Biological control of aflatoxin contamination of crops
- 506 Downloads
Aflatoxins produced primarily by two closely related fungi, Aspergillus flavus and Aspergillus parasiticus, are mutagenic and carcinogenic in animals and humans. Of many approaches investigated to manage aflatoxin contamination, biological control method has shown great promise. Numerous organisms, including bacteria, yeasts and nontoxigenic fungal strains of A. flavus and A. parasiticus, have been tested for their ability in controlling aflatoxin contamination. Great successes in reducing aflatoxin contamination have been achieved by application of nontoxigenic strains of A. flavus and A. parasiticus in fields of cotton, peanut, maize and pistachio. The nontoxigenic strains applied to soil occupy the same niches as the natural occurring toxigenic strains. They, therefore, are capable of competing and displacing toxigenic strains. In this paper, we review recent development in biological control of aflatoxin contamination.
Key wordsAflatoxin Aspergillus Biocontrol Food safety
Unable to display preview. Download preview PDF.
- Brown, R.L., Cotty, P.J., Cleveland, T.E., 1991. Reduction in aflatoxin content of maize by atoxigenic strains of Aspergillus flavus. J. Food Prot., 54(8):623–626.Google Scholar
- Cardwell, K.F., Henry, S.H., 2004. Risk of exposure to and mitigation of effect of aflatoxin on human health: a West African example. J. Toxicol. Toxin Rev., 23(2&3):217–247.Google Scholar
- Chang, P.K., 2003. The Aspergillus parasiticus protein aflJ interacts with the aflatoxin pathway-specific regulator aflR. Mol. Gen. Genomics, 268(6):711–719.Google Scholar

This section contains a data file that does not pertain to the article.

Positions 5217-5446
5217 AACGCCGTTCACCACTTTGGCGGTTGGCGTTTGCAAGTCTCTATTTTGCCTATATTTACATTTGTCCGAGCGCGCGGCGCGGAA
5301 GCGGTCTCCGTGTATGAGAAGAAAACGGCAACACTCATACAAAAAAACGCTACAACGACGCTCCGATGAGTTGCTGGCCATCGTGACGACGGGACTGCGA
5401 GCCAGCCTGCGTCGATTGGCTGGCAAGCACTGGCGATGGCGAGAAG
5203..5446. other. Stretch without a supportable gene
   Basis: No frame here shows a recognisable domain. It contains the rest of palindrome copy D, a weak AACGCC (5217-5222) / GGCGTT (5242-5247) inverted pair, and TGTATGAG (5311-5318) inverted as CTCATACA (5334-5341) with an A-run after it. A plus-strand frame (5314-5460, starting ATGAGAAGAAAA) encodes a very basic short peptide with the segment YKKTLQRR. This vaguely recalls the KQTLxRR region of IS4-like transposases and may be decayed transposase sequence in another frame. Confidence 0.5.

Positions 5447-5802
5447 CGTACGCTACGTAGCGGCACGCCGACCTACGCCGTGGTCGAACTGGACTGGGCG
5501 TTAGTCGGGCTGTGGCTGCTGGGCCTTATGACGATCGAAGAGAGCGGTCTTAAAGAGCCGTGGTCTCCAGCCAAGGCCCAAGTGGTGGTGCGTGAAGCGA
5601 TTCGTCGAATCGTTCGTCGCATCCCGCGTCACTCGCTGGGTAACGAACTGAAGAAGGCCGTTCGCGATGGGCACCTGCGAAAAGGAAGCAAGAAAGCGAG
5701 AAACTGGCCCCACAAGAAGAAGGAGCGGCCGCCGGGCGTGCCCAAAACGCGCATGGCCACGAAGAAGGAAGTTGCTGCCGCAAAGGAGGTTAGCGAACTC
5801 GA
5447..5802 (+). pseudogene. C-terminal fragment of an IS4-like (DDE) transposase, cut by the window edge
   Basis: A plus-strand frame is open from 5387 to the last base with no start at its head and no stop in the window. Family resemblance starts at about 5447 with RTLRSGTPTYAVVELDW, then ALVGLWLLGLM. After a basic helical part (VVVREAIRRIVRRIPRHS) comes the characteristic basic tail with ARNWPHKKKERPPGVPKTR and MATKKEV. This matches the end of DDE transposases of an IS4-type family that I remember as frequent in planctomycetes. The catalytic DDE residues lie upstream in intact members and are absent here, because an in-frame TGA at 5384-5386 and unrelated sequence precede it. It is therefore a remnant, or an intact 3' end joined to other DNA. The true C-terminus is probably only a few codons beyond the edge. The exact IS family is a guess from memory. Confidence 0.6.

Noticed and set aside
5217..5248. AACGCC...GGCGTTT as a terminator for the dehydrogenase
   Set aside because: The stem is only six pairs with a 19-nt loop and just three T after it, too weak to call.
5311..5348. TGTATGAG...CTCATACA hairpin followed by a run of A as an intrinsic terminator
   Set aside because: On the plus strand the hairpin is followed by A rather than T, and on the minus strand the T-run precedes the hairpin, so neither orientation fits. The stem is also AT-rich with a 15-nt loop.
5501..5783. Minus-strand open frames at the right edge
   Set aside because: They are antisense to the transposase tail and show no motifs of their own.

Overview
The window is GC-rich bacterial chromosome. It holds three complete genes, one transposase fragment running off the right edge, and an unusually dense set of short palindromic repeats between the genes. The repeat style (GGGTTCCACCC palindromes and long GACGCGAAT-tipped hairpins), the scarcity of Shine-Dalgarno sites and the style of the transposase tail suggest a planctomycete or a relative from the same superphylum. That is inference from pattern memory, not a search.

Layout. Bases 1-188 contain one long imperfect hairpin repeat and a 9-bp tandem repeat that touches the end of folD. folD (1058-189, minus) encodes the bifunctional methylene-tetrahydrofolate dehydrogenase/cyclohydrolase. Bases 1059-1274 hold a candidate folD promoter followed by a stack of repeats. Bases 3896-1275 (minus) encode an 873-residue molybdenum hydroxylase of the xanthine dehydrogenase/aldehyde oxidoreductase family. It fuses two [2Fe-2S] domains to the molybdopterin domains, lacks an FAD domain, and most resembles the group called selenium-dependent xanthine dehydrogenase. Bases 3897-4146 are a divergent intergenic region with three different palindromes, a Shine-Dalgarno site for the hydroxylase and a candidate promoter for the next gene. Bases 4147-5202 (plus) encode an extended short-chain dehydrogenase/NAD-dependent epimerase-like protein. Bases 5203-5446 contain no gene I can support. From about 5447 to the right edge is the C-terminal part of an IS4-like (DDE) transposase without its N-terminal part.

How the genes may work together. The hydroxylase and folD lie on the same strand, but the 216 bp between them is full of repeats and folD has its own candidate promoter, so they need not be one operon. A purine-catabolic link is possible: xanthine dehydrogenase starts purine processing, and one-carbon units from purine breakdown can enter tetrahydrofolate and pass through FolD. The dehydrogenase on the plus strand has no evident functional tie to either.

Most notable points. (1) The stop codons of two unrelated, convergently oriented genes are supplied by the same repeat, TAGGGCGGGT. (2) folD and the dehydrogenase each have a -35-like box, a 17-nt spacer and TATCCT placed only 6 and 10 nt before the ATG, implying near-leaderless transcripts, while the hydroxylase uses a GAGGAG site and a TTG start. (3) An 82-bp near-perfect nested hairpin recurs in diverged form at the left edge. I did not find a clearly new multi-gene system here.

- Dorner, J.W., 2004. Biological control of aflatoxin contamination of crops. J. Toxicol. Toxin Rev., 23(2&3):425–450.Google Scholar
- Dorner, J.W., Cole, R.J., Blankenship, P.D., 1992. Use of a biocompetitive agent to control preharvest aflatoxin in drought stressed peanuts. J. Food Prot., 55(11):888–892.Google Scholar
- Ehrlich, K.C., Cotty, P.J., 2004. An isolate Aspergillus flavus used to reduce aflatoxin contamination in cottonseed has a defective polyketide synthase gene. J. Microbiol. Biotehnol., 65(4):473–478.Google Scholar
- Garber, N., Cotty, P.J., 2006. Timing of Herbicide Applications may Influence Efficacy of Aflatoxin Biocontrol. Beltwide Cotton Conferences, San Antonio, TX, USA p.11.Google Scholar
- van Egmond, H.P., Jonker, M.A., 2004. Worldwide regulations on aflatoxins—the situation in 2002. J. Toxicol. Toxin Rev., 23(2&3):273–293.Google Scholar
- Yin, Y., Lou, T., Jiang, J., Yan, L., Michailides, T.J., Ma, Z., 2008. Molecular characterization of toxigenic and atoxigenic Aspergillus flavus isolates collected from soil in various agroecosystems in China. Food Microbiol., manuscript sumbitted for publication.Google Scholar
- Yu, J., Chang, P.K., Ehrlich, K.C., Cary, J.W., Bhatnagar, D., Cleveland, T.E., Payne, G.A., Linz, J.E., Woloshuk, C.P., Bennett, J.W., 2004. Clustered pathway genes in aflatoxin biosynthesis. Appl. Environ. Microbiol., 70(3):1253–1262. [doi:10.1128/AEM.70.3.1253-1262.2004]PubMedCrossRefGoogle Scholar